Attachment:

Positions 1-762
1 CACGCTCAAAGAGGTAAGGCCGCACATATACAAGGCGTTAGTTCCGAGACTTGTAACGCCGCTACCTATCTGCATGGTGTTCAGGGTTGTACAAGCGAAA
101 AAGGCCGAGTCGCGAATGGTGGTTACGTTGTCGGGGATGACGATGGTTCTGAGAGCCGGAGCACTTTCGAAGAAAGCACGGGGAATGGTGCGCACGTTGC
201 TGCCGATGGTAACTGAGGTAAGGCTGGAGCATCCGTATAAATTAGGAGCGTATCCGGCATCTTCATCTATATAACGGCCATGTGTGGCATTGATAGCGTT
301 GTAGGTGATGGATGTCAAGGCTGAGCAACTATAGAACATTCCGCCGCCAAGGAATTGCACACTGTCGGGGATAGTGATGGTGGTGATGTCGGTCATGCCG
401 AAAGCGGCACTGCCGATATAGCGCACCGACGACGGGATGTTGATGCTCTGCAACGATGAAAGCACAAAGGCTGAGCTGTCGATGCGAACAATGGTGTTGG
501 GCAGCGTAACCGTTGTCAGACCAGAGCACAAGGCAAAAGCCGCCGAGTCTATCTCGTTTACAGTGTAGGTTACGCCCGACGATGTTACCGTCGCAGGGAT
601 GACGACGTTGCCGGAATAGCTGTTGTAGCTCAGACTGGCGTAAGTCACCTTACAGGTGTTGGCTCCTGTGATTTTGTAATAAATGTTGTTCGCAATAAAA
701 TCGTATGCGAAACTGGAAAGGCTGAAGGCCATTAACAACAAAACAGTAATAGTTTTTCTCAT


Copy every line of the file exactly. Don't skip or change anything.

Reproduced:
Positions 1-762
1 CACGCTCAAAGAGGTAAGGCCGCACATATACAAGGCGTTAGTTCCGAGACTTGTAACGCCGCTACCTATCTGCATGGTGTTCAGGGTTGTACAAGCGAAA
101 AAGGCCGAGTCGCGAATGGTGGTTACGTTGTCGGGGATGACGATGGTTCTGAGAGCCGGAGCACTTTCGAAGAAAGCACGGGGAATGGTGCGCACGTTGC
201 TGCCGATGGTAACTGAGGTAAGGCTGGAGCATCCGTATAAATTAGGAGCGTATCCGGCATCTTCATCTATATAACGGCCATGTGTGGCATTGATAGCGTT
301 GTAGGTGATGGATGTCAAGGCTGAGCAACTATAGAACATTCCGCCGCCAAGGAATTGCACACTGTCGGGGATAGTGATGGTGGTGATGTCGGTCATGCCG
401 AAAGCGGCACTGCCGATATAGCGCACCGACGACGGGATGTTGATGCTCTGCAACGATGAAAGCACAAAGGCTGAGCTGTCGATGCGAACAATGGTGTTGG
501 GCAGCGTAACCGTTGTCAGACCAGAGCACAAGGCAAAAGCCGCCGAGTCTATCTCGTTTACAGTGTAGGTTACGCCCGACGATGTTACCGTCGCAGGGAT
601 GACGACGTTGCCGGAATAGCTGTTGTAGCTCAGACTGGCGTAAGTCACCTTACAGGTGTTGGCTCCTGTGATTTTGTAATAAATGTTGTTCGCAATAAAA
701 TCGTATGCGAAACTGGAAAGGCTGAAGGCCATTAACAACAAAACAGTAATAGTTTTTCTCAT